Battery Welding Modules Case Study
Carrs weld numerous parts for the car industry from clutch plates to collapsible steering column assemblies. Advances in laser welding technologies are constantly expanding the range of processes which can be performed. Now Carrs can offer many processes which were simply impossible with conventional welding methods.
Below are a range of examples of our previous work in the automotive field.
The industrial demand for electric battery modules used in the automotive industry is increasing with the recent advances in the field of regenerative energy sources.
Thermally sensitive applications (Like Lithium-ion cells) benefit from laser welding as there is a strong need for controlled weld depths. The lasers used for this case study were pulsed solid-state (Nd:YAG) lasers with a wavelength of 1064nm. These lasers are known for their flexibility, consistent power output and accurate pulse-to-pulse stability, making them ideal for the welding of the battery modules described in this case study. Carrs Welding Technologies (CWT) has been working through the challenges that are involved for the last 10 years.
The Context and Challenge
Project background and description
CWT’s knowledge in welding batteries led a well-known automotive manufacturer to approach CWT for a solution to repeatably weld battery packs for their super car. The objective was to weld enough battery packs for 375 vehicles, which meant 2250 battery modules with 54 cells each.
The first problem, CWT faced was the dissimilar materials in play. The A123 Lithium Cells (APR18650 Cylindrical Cell; non-descriptive steel) had to be laser welded to aluminium interconnects (AA3003). This meant that CWT had to find a solution for repeatedly joining two materials with different fusion points, reflectivity, conductivity and viscosity.
CWT also faced another problem related to logistics and health and safety issues surrounding the welding and handling of “live” battery packs.
Project Goals and Objectives
The initial objective was to find a way to successfully weld a cell to an interconnect without losing the weld strength due to inclusions, mainly oxides or silicate.
Pulsed laser welded interconnects
The Process and Insight
Maintaining the weld strength to resist vibrations was paramount to the success of the project. After a few unsuccessful trials, CWT proposed that a slug made of non-descriptive steel and aluminium (AA1050) could be used as a bridge between the cell and the interconnect.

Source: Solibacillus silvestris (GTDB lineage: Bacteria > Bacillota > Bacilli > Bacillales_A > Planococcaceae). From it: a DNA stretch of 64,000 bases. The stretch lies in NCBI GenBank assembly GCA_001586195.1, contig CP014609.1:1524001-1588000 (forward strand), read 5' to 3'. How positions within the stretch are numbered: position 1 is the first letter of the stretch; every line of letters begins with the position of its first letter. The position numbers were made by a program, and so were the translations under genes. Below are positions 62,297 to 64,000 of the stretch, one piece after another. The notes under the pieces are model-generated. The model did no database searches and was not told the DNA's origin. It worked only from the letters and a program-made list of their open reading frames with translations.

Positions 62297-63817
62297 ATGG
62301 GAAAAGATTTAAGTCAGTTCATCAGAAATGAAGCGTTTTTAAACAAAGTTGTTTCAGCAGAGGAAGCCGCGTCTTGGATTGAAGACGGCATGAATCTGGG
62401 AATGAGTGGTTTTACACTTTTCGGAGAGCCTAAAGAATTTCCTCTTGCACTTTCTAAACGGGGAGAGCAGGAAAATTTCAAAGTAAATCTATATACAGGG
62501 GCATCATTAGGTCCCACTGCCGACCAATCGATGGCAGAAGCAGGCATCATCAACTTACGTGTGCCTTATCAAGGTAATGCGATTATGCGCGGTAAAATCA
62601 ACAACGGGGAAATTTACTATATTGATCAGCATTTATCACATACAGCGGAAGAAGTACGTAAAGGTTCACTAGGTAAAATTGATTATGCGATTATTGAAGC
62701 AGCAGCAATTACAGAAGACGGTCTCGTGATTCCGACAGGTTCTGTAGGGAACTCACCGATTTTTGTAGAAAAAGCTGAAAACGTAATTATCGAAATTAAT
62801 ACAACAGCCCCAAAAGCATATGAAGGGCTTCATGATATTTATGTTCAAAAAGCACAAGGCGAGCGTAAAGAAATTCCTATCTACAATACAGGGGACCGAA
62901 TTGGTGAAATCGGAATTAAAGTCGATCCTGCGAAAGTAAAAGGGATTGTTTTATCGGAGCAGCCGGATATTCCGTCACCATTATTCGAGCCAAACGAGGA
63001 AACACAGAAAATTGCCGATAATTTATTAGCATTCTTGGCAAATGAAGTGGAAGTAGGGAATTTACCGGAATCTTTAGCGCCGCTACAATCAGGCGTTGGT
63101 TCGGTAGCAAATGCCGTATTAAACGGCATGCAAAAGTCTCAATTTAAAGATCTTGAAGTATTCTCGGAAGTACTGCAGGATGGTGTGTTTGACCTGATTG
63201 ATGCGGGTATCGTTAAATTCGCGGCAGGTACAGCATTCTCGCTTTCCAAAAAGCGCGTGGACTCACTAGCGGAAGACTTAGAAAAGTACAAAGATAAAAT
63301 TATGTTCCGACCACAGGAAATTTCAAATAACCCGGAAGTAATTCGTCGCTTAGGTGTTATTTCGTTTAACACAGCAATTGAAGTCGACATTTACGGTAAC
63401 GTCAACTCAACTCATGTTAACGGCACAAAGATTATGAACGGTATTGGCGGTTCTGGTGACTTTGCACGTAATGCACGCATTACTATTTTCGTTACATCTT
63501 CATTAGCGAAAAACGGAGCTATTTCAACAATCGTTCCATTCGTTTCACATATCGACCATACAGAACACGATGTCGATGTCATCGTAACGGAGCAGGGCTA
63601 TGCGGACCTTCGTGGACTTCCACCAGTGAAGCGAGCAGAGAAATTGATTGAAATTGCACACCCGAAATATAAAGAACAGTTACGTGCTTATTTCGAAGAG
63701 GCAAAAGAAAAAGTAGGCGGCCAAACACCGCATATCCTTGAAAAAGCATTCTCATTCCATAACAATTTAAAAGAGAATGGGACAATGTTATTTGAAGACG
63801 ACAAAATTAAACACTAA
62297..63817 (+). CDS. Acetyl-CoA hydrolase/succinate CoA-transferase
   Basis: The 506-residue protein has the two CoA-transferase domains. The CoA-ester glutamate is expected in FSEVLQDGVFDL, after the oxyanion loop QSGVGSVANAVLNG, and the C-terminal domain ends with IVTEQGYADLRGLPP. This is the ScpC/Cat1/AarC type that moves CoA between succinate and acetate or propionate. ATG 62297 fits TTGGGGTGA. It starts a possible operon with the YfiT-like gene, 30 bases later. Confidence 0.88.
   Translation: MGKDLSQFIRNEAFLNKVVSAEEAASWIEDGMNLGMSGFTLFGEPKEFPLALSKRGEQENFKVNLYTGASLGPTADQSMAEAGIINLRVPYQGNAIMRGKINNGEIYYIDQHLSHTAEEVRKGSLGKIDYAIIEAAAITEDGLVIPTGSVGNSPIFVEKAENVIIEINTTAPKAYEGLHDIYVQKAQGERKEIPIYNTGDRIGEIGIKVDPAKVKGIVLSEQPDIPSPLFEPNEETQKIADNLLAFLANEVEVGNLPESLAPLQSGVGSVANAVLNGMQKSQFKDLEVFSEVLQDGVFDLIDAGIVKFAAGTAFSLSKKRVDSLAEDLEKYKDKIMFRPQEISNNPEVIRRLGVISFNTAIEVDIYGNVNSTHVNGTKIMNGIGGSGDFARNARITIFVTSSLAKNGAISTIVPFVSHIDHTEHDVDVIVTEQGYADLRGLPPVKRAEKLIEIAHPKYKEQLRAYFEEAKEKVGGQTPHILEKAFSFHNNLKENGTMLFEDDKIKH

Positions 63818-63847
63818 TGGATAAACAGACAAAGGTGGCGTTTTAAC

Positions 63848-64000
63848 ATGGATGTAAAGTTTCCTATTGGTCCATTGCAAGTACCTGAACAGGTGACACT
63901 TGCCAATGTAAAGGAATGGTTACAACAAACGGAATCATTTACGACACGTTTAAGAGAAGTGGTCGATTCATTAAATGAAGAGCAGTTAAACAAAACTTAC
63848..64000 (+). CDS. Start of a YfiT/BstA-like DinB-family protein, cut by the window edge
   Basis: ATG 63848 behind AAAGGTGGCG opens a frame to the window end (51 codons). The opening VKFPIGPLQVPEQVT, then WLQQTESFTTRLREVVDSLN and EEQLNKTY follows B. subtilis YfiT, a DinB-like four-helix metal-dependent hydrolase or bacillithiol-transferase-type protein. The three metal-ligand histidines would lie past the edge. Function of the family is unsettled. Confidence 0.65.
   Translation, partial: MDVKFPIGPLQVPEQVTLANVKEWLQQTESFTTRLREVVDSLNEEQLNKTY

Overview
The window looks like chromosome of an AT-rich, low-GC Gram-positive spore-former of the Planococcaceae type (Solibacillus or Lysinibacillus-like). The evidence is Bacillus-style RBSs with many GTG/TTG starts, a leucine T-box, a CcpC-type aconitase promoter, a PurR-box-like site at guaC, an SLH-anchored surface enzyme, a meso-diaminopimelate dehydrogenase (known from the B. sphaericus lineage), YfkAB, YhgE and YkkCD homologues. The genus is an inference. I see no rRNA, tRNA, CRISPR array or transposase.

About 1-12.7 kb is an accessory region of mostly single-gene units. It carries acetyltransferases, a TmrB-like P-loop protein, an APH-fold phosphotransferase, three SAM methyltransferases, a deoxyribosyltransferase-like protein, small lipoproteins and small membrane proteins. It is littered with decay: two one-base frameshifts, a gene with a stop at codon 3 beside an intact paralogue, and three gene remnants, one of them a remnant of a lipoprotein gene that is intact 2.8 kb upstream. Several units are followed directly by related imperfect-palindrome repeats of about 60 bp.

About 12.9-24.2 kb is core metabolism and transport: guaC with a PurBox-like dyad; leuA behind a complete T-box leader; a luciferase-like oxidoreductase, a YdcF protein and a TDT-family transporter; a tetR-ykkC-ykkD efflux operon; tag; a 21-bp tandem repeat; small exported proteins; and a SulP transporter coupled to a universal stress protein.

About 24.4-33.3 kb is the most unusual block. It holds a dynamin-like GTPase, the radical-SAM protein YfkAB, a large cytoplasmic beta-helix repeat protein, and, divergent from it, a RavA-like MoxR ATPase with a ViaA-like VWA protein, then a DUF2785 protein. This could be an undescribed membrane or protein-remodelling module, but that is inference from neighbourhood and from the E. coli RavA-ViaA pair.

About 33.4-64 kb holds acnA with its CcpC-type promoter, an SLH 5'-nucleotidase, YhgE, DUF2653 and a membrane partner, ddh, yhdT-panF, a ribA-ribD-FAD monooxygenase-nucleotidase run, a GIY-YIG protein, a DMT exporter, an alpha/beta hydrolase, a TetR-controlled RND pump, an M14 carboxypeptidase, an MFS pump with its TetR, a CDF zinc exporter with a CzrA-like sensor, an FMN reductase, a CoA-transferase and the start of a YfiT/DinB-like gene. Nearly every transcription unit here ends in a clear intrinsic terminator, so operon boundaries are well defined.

Several successful trials were conducted which led CWT to set up a production line within their own facility. The next step was to ensure that it was safe for the workforce to work around the modules. Several safety measures were then designed to not only facilitate the handling of the modules, but also the welding and inspection operations.
The slugs, previously friction welded before coming to CWT, were then laser pulsed welded to the A123 Cells which gave CWT the perfect material combination for welding the cells to the interconnects. It was the solution both CWT and the automotive manufacturer needed for this battery project.
By assessing the different risks involved in the project and by allocating its resources in key areas, CWT was able to manufacture 18 battery modules (1944 welds) daily and fulfil the production requirements defined by the automotive manufacturer.
Detail of slug to cell pulsed laser weld
CWT fulfilled the customer’s requirements by welding 486,000 cells to slugs and 243,000 cells to interconnects joints and, therefore, completing 2250 modules whilst achieving 100% of the client’s delivery schedule, ( ie 100% delivery KPI’s). This project created an opportunity for an update to CWT’s infrastructure which resulted in three new lasers and CWT’s progression into new fields of joining, like the “oscillating laser welding”.
"Laser welding of Lithium cells as used in the automotive industry for hybrid and plug-in hybrid electric vehicle battery applications. The laser welding process more closely controls the amount of heat experienced by the cell at its terminals thus maximising cell life."
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